Before the invention of television, people had to be very inventive to find fun things to do. In the Victorian and Edwardian times, magic shows became increasingly popular and the first real magic stars were born. You have probably heard of Harry Houdini, a Hungarian magician who was famous for being able to escape from just about anything, from handcuffs to sealed underwater boxes. But did you know that another star of the Edwardian magic scene lived in nearby Shawlands? Her name was Etta Travers, otherwise known as ‘Vonetta’.
Etta Travers was born in Yorkshire in 1878. Her father was an iron worker with a love of music, and he used to perform in charity concerts. At one of these concerts Etta met Thomas Monaghan, who later became her husband. The two began to work together, with Etta as performer, and Thomas acting as her stage manager. Two of her best-known acts were driving a carriage whilst wearing a blindfold, and making a coffin float! She was also an amazing quick-change artist. Here is a description of the beginning of her act from 1914: ‘She came on in male evening dress, smoking a cigarette … Then retiring behind a screen for a second, she reappeared as a Spanish dancing girl and went into her quick-change act of twenty-four costume changes.’ That must have been tiring to perform! You can see some of her amazing costumes on this poster:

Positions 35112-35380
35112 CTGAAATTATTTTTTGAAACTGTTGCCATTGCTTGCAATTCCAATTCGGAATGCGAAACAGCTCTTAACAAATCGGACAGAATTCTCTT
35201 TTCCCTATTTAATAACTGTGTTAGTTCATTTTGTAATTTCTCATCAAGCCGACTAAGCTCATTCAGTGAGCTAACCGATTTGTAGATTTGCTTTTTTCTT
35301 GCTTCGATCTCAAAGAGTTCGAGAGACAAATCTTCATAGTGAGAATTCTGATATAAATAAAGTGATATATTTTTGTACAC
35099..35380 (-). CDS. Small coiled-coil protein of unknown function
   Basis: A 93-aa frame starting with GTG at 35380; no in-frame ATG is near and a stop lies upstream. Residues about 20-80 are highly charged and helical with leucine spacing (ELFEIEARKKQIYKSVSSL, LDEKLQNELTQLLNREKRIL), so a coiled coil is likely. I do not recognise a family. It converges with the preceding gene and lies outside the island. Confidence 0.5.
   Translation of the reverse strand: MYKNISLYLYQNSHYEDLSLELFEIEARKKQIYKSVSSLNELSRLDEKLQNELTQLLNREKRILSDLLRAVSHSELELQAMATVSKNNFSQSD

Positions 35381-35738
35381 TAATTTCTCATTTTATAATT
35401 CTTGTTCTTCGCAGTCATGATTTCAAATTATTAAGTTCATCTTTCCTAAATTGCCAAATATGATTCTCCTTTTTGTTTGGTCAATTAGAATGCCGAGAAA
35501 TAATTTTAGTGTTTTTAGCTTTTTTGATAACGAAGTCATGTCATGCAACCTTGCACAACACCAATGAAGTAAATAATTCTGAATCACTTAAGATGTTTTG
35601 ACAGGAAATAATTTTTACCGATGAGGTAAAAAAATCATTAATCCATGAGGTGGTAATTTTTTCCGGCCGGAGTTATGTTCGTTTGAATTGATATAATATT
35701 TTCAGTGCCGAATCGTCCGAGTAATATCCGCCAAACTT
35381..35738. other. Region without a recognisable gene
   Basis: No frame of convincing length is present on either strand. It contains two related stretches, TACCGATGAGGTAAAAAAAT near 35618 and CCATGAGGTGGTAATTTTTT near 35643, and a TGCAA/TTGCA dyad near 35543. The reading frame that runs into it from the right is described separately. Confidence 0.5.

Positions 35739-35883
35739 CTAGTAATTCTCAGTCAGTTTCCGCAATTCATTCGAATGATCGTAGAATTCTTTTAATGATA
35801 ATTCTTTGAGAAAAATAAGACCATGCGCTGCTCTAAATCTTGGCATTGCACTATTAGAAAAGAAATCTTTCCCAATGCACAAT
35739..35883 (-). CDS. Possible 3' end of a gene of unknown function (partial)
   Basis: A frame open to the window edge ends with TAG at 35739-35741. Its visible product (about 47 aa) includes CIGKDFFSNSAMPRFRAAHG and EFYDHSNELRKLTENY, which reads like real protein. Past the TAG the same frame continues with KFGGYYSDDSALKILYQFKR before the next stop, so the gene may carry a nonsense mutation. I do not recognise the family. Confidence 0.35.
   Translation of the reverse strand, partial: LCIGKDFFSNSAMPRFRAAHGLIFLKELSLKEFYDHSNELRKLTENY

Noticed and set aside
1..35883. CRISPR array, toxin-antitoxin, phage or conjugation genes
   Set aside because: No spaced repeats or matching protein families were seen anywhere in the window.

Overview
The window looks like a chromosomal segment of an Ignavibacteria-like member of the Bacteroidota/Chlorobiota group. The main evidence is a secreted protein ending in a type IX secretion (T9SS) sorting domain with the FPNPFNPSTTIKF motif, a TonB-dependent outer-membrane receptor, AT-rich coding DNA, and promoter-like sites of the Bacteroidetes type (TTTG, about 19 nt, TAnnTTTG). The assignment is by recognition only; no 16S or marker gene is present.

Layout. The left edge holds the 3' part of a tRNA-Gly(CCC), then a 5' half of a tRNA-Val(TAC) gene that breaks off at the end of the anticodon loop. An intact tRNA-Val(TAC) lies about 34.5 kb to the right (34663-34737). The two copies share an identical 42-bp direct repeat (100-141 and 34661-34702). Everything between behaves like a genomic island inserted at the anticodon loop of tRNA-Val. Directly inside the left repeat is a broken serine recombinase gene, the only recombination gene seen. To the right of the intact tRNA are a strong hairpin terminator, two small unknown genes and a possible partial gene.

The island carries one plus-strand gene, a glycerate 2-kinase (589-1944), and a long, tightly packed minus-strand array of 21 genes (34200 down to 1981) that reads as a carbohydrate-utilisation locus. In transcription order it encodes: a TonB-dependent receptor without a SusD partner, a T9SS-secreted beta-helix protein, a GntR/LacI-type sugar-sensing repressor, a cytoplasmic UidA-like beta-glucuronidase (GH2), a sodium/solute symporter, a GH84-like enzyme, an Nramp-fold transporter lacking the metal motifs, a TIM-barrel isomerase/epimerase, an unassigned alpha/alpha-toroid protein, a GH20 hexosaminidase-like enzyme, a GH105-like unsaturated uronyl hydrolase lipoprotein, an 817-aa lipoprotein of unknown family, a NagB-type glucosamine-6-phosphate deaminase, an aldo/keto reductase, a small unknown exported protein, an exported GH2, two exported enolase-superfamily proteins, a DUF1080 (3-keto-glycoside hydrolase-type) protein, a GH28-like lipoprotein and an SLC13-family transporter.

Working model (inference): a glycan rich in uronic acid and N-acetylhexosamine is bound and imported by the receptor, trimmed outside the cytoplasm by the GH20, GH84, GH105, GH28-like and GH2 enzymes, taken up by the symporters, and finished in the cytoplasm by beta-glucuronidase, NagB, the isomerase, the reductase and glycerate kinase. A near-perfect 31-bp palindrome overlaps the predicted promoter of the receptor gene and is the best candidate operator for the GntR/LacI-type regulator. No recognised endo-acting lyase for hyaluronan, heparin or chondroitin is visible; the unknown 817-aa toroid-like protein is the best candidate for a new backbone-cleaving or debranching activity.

Her performing life was put on hold during the war, but afterwards she moved to Glasgow and settled in Shawlands. Could she have been one of the first users of Govanhill Baths? We will probably never know, but she must have needed to rest and relax in between her very involved shows!
Etta and Thomas then became involved in an exciting new art form: cinema. Etta even acted in a few early films, though footage of these appears to have been lost. The couple joined the Glasgow Cinema Club, an organisation where all of the pioneers of cinema in Scotland could socialise. After retiring from magic in the late 1920s Etta tried her hand at running a beauty salon, a costume & fur shop, and a dancing school, which was called De Russe House (one of her other stage names was ‘Countess de Russe’) and was situated in Regent Park Square in today’s Strathbungo! Who knows, perhaps some of her pupils came to soak their tired muscles in Govanhill Baths’ pools after a hard training session!